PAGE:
Is Facebook Worth The Trouble?
May 28, 2012, 6:17 pm
By Claire Potter
Yesterday around midday I discovered that I could no longer post status updates to my Facebook page. This was no big deal, and would have represented the elimination of a major weekend time-suck, except for one thing. I couldn’t figure out why this was happening, which sets off a little alarm in my brain that Something Might Be Wrong, Something That Might Represent A Bigger Problem.
I don’t worry about being hacked. On the other hand, I never worried about identity theft until my debit card was canceled beca[......]
May 14, 2012, 10:59 am
By David Barash
United Nations Peacekeeping Missions, of which R2P would presumably constitute a subset (Wikipedia)
Writing a new edition to one of your own textbooks is a two-edged sword that leaves me suitably ambivalent. On the plus side, it’s encouraging that one’s book did well enough to induce the publisher to urge an update (even if part of the motivation is simply that used-book sales are beginning to impinge on the bottom line); on the minus, going over material that you’ve already written, and then rewritten in previous editions, can taste a b[......]
May 23, 2012
Tom Bruneau’s death on May 16, 2012 came as a great surprise to me.
Giles, Michigan is a small town in the Upper Pueninsula of Michigan in a rather poor area.
He tells the story that in high school, he was one of those who was told by teachers or counselors that he probably would not do well in college. and so he joined the US Navy. However, he received a Bachelors’s degree in speech education in 1967 and Master’s degree in speech education in 1969, both from the University of Wisconsin. He was then encouraged to go on for a doctorate, which he[......]
Mansoureh Sharifzadeh, In Honour of the New Birth of Professor D. Ray Heisey
(January 9, 1932 – May 20, 2011)”maen haenu:z kha:b mi binaem” (May 21, 2012 [Post 480]
Iran – Tehran
May 20, 2012
In 2009 one of my students; Mina wrote a letter to Professor D. Ray Heisey to condemn the US actions in the middle East especially Iraq. In reply, Dr. Heisey expressed himself about war and peace in the most humanitarian approach. In one of the paragraphs he wrote, “You are right that the American government has no right to “forbid someone from living,” “to get people’s houses,” to “make people hom[......]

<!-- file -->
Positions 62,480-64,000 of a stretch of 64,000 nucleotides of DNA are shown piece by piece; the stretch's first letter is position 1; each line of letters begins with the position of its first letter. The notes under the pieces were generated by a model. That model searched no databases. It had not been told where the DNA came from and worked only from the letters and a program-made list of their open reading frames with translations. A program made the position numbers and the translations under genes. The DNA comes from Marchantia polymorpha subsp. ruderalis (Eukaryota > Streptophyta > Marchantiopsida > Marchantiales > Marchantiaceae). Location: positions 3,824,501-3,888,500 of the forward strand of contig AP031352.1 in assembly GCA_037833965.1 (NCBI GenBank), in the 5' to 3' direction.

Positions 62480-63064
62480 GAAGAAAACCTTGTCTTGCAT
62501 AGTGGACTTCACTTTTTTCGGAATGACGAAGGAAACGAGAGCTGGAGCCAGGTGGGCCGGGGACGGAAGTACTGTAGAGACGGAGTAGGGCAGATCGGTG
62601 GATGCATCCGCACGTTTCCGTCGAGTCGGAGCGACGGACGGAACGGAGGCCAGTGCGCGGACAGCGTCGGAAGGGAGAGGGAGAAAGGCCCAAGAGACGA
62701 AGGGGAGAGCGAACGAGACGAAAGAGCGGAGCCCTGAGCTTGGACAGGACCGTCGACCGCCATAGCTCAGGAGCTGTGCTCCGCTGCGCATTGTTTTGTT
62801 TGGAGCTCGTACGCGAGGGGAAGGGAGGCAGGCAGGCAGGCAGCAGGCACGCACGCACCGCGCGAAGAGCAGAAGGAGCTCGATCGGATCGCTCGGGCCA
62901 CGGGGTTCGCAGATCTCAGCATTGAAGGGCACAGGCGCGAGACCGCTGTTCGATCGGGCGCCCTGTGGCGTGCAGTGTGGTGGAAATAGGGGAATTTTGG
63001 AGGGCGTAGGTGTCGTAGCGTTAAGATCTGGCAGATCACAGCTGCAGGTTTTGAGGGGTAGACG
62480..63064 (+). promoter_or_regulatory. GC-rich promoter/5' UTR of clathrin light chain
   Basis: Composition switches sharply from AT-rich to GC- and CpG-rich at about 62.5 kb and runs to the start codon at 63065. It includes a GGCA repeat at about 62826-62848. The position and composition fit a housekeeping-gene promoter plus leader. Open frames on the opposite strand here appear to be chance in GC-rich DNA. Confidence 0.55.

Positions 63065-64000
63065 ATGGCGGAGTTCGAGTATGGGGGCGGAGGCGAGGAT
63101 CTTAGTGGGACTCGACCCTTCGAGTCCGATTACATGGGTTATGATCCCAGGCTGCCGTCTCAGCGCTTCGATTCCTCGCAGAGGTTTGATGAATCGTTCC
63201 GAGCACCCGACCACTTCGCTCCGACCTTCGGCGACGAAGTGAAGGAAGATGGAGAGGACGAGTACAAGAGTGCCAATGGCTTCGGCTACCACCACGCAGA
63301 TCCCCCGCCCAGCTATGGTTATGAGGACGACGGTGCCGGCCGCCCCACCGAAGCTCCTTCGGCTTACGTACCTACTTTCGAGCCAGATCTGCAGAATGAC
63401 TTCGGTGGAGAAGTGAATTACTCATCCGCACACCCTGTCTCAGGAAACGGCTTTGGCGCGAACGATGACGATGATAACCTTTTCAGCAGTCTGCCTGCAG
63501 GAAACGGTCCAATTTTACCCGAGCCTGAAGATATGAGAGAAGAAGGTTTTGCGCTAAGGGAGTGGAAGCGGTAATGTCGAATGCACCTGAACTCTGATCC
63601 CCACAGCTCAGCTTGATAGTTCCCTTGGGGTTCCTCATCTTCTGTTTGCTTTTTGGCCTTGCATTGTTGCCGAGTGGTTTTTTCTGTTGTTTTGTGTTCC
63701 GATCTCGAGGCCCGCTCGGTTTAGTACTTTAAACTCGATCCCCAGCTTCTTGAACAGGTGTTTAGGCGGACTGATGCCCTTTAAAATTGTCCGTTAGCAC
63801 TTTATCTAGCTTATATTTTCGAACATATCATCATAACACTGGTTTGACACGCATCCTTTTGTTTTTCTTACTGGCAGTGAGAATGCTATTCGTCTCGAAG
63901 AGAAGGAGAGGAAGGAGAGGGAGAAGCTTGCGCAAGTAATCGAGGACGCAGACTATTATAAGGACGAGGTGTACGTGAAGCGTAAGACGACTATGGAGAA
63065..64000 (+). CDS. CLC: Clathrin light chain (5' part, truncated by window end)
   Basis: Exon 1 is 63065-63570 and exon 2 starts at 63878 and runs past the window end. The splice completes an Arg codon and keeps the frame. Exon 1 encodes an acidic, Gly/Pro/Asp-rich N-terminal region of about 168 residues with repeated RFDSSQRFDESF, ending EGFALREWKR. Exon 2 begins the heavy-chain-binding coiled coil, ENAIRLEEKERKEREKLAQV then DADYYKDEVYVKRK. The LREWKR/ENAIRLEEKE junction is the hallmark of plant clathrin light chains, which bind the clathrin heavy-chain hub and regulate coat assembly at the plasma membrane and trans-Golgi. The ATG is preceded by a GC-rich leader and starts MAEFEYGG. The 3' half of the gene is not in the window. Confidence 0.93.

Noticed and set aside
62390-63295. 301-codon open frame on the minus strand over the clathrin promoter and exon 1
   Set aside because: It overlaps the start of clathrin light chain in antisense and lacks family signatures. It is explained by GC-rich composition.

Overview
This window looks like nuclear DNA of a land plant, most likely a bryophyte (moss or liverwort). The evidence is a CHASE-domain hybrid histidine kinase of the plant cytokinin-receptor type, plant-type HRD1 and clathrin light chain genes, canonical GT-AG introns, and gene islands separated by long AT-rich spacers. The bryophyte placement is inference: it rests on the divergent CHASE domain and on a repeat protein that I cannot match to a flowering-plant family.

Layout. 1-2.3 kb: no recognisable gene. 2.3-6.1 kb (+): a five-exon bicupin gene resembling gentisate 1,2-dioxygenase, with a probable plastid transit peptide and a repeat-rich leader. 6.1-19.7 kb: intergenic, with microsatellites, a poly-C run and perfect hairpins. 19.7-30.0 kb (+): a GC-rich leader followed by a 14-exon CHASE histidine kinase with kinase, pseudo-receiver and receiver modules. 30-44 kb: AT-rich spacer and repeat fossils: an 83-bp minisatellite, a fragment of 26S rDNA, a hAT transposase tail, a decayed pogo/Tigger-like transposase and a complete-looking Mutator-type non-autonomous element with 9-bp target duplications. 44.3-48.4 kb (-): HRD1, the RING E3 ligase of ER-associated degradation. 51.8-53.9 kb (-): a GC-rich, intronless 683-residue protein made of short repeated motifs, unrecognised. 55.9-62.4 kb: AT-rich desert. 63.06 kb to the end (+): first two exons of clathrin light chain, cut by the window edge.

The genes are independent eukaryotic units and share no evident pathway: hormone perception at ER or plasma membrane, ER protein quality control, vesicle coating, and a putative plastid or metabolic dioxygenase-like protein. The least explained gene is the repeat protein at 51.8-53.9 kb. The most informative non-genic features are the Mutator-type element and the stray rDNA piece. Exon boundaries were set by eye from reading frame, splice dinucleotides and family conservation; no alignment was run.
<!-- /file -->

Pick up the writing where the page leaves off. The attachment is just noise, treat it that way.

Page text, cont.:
Practical Aspects of International and Global Media
6.1 The Top Ten Newspapers in the World by Circulation (World Press Trends, 2008) :
(1) Yomiun Shimbun (Japan, in Japanese)
(2) Asaki Shimbun (Japan, in Japanese)
(3) Mainichi Shimbun (Japan, in Japanese)
(4) Nihon Keizai Shimbun (Japan, in Japanese)
(5) Chinichi Shimbun (Japan, in Japanese)
(6) Bild (Germany, in German)
(7) Reference News (China, in Chinese)
(8) The Times of India (India, in English)
(9) The Sun (UK, in English)[......]
Michael H. Prosser, Ph.D., Ancient and Contemporary Views of Attitudes and Values, May 11, 2012 [Post 478]
When we review the many values which may have been or were considered universal at different times and in different traditions, we can see that among these major values found in the Old Testament as a pseudo history, chronicles, and poetry, for the Israelites were the sacredness of life, the covenant with God, forgiveness by God to humans and forgiveness-seeking from humans by God, as in the Psalms of David, the brotherhood of man (but often in a particularistic dimension exclusively[......]
The world would be a worse place if Iran constructs a nuclear weapon. But engaging it on broader Middle East issues might make it rethink.
Western diplomats described last month’s talks between the P5+1 and Iran in Istanbul as “constructive” and “useful.” But the adjectives, although only guardedly positive, are certainly an improvement on the terms officials have used to describe previous Iranian diplomacy.
May 6, 2012
NYU Dean to Devote His
Sabbatical to Expanding U. of
By Peter Monaghan
Dalton Conley’s research on how social and economic opportunities are distributed has prompted him to get involved in bringing college-level teaching to students who need an education that costs next to nothing.
“Spreading education to populations that currently don’t have access to it might do some good in the world,” he says.
That reasoning led Mr. Conley, a prominent sociologist,[......]